Leupold BX-1 McKenzie HD

Black Leupold 10x42 binoculars

Style: 8×42 mm
Eye Relief: 13.7 mm
FOV: 242′
Weight: 1.78 lb
Pros: Incredible warranty, great bang for your buck, inexpensive
Cons: Chromatic aberrations, unimpressive FOV and eye relief, a little heavy for a compact set

We love Leupold. When it comes to outstanding glass at any section of the price range, you’re bound to find a quality, well-built pair of binos from this reputable optics maker. Case in point, the Mackenzie HD 8x42s.

This entry-level set of binoculars features many of the good features that the more expensive models do: waterproofing, a rubber encased frame, and an unconditional lifetime guarantee. While they won’t have the same reduction in chromatic aberrations that a higher-end pair like the BX-4 Pro Guide HD will, these will still help you catch a clear glimpse of anything that moves.

In terms of hands-on features, the compact set of binoculars comes with twist-up eyecups, a right-eye diopter, and a center-focus wheel. If you’re looking for an excellent gift, or perhaps a set of entry-level binos for the less experienced hunter in your life, these might be perfect.

The BX-1 McKenzie HDs are not without their faults, however, as they don’t offer high-end eye relief or field of view. They still feature Leupold’s Twilight Light management systems, so you’ll still get to glass for an extra 10 minutes at dawn and dusk. We think they’re a solid value set of binoculars as long as you don’t wear glasses. 

For less field of view but more magnification, check out the BX-1 McKenzie HD 10×42s.

Differences Between 10×42 and 8×42 Binos

Hunter wearing camo sitting on a log and looking through his 10x42 binoculars

10×42 or 8×42: Which magnification is best for you?


You might ask, “what binocular magnification is best for hunting?” We think 10×42 or 8×42 do well for most hunting needs. Because hunters need general-purpose glass, these two sizes offer the capability that works for most hunters most of the time. As such, 8× and 10× magnification offer similar abilities, but some may be more beneficial for some hunting than others. Let us explain. 

Don’t go out there thinking you need the highest level of magnification. As you hike and move around, you’ll get tired from time to time, and your hands might become unsteady. Those unsteady hands make images jumpy and hard to see through higher magnification hunting binoculars.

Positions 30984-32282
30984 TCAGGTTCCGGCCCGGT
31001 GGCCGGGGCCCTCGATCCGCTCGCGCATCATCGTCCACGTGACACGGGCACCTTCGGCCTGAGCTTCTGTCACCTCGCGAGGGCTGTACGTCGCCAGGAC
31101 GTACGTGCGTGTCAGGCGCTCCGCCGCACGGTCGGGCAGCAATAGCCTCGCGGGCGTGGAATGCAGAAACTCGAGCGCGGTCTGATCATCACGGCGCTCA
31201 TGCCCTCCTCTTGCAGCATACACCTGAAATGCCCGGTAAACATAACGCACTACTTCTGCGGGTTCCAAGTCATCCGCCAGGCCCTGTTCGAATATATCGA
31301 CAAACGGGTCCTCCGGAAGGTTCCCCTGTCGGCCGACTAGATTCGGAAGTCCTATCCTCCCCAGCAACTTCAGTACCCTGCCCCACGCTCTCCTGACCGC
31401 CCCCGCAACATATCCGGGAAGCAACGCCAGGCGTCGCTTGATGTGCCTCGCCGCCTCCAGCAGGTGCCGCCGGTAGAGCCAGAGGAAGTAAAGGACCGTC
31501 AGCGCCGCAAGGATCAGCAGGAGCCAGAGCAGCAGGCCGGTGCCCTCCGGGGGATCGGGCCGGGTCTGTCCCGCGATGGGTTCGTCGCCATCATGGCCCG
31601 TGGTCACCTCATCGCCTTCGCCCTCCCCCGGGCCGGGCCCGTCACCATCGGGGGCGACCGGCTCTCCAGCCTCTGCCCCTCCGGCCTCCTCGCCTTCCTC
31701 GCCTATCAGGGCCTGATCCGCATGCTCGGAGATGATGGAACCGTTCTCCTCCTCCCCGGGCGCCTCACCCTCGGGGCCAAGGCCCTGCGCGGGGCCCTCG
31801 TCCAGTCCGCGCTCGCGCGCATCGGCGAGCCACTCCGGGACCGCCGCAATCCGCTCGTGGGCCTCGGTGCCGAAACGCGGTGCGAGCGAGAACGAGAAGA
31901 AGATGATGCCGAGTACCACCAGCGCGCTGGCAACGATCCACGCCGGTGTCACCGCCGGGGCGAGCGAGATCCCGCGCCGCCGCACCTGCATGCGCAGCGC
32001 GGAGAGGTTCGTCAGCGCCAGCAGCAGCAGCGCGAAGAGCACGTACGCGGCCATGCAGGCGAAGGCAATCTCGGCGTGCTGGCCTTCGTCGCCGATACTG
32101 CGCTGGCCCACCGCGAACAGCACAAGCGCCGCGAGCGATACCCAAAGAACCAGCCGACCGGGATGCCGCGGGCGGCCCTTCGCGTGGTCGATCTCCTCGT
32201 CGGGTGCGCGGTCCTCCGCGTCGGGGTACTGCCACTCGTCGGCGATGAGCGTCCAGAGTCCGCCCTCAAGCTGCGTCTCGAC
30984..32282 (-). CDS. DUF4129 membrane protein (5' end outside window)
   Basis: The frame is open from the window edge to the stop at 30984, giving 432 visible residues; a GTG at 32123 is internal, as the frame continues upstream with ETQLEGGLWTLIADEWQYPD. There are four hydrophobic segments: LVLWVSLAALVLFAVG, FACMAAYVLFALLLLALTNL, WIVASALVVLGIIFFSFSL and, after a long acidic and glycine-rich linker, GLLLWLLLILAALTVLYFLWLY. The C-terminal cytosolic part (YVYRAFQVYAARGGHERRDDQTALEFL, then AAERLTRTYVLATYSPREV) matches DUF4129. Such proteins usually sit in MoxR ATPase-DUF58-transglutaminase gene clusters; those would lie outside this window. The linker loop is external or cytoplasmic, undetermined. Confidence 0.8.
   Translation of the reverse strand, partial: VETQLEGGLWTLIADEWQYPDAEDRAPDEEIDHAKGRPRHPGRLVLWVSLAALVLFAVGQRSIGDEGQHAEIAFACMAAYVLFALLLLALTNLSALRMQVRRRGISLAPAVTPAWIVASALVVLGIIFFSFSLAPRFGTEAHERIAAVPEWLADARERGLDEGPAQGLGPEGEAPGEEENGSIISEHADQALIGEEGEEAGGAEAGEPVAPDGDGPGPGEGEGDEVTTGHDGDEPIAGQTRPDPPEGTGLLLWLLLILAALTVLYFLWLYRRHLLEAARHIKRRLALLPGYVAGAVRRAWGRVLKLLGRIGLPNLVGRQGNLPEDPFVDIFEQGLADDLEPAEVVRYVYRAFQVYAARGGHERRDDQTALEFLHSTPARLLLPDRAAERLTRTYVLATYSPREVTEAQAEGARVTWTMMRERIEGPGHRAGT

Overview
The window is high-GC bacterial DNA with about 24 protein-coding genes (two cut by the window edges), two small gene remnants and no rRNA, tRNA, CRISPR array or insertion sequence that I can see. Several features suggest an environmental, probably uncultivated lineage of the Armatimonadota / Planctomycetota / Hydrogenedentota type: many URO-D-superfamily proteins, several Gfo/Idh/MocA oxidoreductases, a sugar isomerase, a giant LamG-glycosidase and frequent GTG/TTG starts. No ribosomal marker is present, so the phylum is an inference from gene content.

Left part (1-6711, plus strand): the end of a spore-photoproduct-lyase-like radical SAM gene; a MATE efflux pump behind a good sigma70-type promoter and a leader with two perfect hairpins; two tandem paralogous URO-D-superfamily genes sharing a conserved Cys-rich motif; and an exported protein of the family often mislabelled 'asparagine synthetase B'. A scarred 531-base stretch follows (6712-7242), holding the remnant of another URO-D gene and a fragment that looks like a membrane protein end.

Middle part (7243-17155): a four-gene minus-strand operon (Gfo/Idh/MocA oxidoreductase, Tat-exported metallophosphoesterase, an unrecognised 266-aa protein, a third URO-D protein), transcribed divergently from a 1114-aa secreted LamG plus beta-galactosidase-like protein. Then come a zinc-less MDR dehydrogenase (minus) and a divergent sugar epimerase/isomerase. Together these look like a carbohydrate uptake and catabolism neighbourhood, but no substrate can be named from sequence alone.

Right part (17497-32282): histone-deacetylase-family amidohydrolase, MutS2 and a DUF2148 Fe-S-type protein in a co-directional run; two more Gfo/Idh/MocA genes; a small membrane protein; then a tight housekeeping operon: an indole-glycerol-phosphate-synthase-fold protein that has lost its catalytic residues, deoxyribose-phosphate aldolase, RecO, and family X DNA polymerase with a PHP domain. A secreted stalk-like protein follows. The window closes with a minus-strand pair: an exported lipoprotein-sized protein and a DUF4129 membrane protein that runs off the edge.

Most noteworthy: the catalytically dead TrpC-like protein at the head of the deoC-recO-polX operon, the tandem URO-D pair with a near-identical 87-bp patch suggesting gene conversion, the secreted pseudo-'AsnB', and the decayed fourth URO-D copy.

We tend to think that 8× is excellent for hunting, but if you need higher magnification, 10× and beyond might be for you. On the other hand, maybe you hunt primarily in densely wooded areas; if that’s the case, consider a lower magnification than even 8x.

Technical Considerations

Man in a hat staring through a set of 2022's best binoculars for hunting

There’s a lot to consider when researching your next set of binoculars


Now that you’ve taken a look at our list of the best binoculars for hunting, we answer some of the more technical terms here in more detail.

Magnification and Objective Lens

When you see numbers like 10×42, 8×32, and 10×50, these measurements mean two essential pieces of information. The first number in 10×42 indicates the amount of magnification that the hunting binoculars offer. In this case, the 10 shows a 10-times magnification compared to what your naked eyeball can see.

The second number in 10×42 tells the hunter how large the objective lens is measured in millimeters. Different size lenses let in different amounts of light. For instance, larger lenses collect more light than smaller ones, which is helpful for hunting when the light is shallow. Beware, though. Picking a set of binoculars based solely on their objective lens size could bite you in the backside. In addition, larger objective lens sizes weigh more than smaller ones, so be careful not to weigh yourself down. 

Field of View or FOV

There’s a reason we wanted to talk about field of view immediately after magnification and objective lenses. FOV measures the horizontal space you can see edge to edge from 1000 yards away. Typically, the magnification and objective lens directly correlates to the FOV

With a set of 10×42 binoculars, you’ll have a smaller FOV than if you were to use an 8×42 set. More magnification means a lower FOV, especially when the objective lens remains the same size.  

Eye Relief

If you wear glasses, this number is significant to you. Eye relief, measured in millimeters, is the length your eye can rest away from the eyecup and still see a clear image. If you can’t see through the binoculars, are they really the best binoculars for hunting? Typically, if you wear glasses, you’ll want to seek binoculars that offer at least 15mm of eye relief, but more is better. One thing to remember is this: The lower the magnification and objective lens, the more eye relief users typically get. 

Exit Pupil

You can think of the exit pupil as the bit of light that shines through the ocular lens of the binocular. You find it by dividing the objective lens size by the magnification to find a value in millimeters. In the case of a 10×50 pair of binos, you’ll get 50/10=5mm.